And if there are behaviors or parenting choices that are a concern, if one parent IS concerned about neglect or abuse then it’s even more important that their household remains as healthy and supportive as possible.

I’m not so naive as to think that if you are concerned about your child’s safety at their other parents house that it’s as easy as going to court or getting a guardian ad litem or calling child protective services to make things change. I know that. And I appreciate how incredibly painful and upsetting that is. That discussion is way beyond the scope of this podcast. But I do want to assure you that your focus on creating a safe home regardless of what the other parent does or does not do, will make a difference. 

All you can control is how things operate in your house so your focus should be on figuring out how to create the most supportive, loving, and healthy environment you can. And in the case of anxiety, that should include learning how to parent an anxious child so you don’t get stuck in the parenting pitfalls.

Your consistency, your care, your safety will help your child feel safe, too. Remember that connection and healthy relationships help to mitigate harm. There is lots we can’t [protect our children from and frustratingly sometimes that includes their other parent.

Back to the original post. There’s something else they said that I want to talk about, which is, “How do we ensure the anxious child doesn’t play the parents off against each other“

Well, we can’t ensure that; we can only focus on how we respond when this happens. I don’t have details here with this family so I’m going to make some guesses and I apologize in an advance to the original poster if I’m missing the mark. 

When we are trying to co-parent an anxious child, we can expect that child to play one parent off another. This is super common whether or not families are living together, it might be helpful to see this through the lens of avoidance. Remember anxiety is about avoidance. When the child plays parents off each other, what are they trying to avoid? when you see the behavior through that lens, does it make it easier to understand?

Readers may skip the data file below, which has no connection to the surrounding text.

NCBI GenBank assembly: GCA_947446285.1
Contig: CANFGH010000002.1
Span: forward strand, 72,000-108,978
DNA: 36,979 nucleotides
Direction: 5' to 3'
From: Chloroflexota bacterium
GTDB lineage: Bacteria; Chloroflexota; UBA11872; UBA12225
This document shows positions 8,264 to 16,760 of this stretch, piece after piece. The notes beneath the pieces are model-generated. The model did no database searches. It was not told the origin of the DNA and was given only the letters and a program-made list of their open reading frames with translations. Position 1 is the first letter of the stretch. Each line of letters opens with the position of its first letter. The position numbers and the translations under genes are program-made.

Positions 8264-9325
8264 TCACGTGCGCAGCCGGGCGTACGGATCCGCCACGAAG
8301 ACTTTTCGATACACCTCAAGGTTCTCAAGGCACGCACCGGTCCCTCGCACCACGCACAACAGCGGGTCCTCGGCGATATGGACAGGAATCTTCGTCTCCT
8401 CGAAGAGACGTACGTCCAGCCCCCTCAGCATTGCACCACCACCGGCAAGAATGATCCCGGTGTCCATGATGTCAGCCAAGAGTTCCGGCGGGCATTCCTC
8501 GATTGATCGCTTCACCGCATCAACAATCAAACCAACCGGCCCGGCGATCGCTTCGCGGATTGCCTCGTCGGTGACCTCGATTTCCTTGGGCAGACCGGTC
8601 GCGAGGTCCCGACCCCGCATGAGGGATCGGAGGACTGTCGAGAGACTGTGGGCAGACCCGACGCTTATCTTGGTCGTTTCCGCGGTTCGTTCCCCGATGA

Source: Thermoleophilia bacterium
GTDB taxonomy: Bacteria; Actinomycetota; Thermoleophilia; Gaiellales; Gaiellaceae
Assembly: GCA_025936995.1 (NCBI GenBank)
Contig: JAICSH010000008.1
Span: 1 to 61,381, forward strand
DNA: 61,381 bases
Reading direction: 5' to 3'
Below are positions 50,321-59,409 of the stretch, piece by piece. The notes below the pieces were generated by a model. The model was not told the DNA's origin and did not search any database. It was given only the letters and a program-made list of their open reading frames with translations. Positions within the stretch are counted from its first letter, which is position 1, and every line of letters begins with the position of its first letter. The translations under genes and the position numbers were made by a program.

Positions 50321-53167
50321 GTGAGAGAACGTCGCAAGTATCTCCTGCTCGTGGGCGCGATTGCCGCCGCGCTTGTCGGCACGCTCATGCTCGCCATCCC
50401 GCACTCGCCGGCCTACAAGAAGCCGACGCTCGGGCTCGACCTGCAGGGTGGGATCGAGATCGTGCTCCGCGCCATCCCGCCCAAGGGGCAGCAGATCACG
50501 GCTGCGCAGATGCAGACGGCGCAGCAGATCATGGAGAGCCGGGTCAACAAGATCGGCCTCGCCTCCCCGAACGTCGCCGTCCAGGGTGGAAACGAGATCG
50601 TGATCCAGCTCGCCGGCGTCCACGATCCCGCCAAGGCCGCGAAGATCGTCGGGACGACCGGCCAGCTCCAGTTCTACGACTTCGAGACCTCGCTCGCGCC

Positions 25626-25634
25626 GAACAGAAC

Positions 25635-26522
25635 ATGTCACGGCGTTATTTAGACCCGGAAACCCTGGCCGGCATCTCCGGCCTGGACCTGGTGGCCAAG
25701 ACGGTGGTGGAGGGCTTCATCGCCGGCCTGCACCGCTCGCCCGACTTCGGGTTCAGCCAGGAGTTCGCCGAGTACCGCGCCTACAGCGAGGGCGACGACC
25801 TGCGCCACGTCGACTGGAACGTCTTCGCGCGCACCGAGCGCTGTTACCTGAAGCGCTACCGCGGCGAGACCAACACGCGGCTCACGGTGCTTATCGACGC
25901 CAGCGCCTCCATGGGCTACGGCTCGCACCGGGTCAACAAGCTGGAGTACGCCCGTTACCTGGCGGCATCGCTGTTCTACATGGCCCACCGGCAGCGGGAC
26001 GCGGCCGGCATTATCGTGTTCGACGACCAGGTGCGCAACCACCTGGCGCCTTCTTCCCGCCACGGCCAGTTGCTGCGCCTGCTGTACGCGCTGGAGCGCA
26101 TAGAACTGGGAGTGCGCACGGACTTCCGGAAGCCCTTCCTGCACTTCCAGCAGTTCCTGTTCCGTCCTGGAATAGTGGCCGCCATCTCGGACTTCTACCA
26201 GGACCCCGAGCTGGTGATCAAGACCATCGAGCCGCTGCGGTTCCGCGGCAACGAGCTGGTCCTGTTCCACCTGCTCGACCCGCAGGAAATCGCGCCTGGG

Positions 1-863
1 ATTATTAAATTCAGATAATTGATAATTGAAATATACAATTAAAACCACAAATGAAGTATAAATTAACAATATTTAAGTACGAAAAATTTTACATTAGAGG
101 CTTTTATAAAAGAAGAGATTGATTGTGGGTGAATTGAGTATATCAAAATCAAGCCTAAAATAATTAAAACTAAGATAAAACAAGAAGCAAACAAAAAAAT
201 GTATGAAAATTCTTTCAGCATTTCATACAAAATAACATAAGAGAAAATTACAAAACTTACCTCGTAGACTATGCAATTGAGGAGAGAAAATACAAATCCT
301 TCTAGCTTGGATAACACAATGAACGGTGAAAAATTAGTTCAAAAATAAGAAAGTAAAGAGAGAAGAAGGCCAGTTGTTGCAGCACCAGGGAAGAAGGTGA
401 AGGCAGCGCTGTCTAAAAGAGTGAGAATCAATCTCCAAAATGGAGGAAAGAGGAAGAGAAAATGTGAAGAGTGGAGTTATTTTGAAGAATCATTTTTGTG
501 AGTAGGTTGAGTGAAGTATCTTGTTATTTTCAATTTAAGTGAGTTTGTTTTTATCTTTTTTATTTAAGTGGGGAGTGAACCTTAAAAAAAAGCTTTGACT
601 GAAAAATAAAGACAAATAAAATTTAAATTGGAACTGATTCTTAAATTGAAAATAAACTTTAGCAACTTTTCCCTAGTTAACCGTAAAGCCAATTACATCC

Can you unhook any feelings you have about the other parent from this situation? What I mean is,

If you feel defensive or put on the defensive, can you recognize that that dynamic is about the relationship you have with their other parent. If you feel comfortable about how you are handling your child’s anxiety, if you feel confident in your choices, then can you let the other parents’ judgment or anger go? If your child says, “My other parent never makes me do that” can you simply say, “Yes, they do things differently than I do.”

If the other parent tries to get involved and change the way you’re doing things, well, that’s about your relationship with the other parent. Remember, you do not need to convince them. It’s ok that you are doing things the way that you’re doing them.

Sometimes in my clinical work with children of divorce, it would feel like the parents were so focused on what was happening in the other household, were understandably so frustrated or angry or sad, that sometimes they were missing the opportunity to parent well in their own home and to celebrate and feel good about their own good parenting.

I’m not blaming here, I’m saying that trying to co-parent with someone who is not supportive of you, who is making choices that appear harmful to the kids, doesn’t feel overwhelming. 

But ultimately we need to figure out how to let it go. I’m not saying ignore it. I’m not saying pretend like it’s not happening. I’m saying to recognize that we can only control what we can control. If our child’s other parent is a jerk, well, that sucks but some kids have parents who are jerks. It’s not fair, it’s really painful, but for those kids, what they need is at least one parent who is not a jerk. One parent who is going to keep doing the very best they can, who wills tay focused on what they CAN control, which is their own healthy household, and who will create consistency and safety where they can.

If this means getting your own therapy, finding your own social supports, I hope you will do that. As an aside, I will add that this is why the Child Anxiety Support program is built on Mighty Networks, which has a community component to the learning. We know that divorced parents — in fact all parents — do better when they aren’t isolated and when they find a community who will help them deal with the very real, very difficult emotions that come with co-parenting in conflict. And that’s even more true when we’re trying to co-parent an anxious child.

I wish I had better answers to this but I hope that this is validating and that it’s helpful to know that whatever you can do for your anxious child, will make a difference.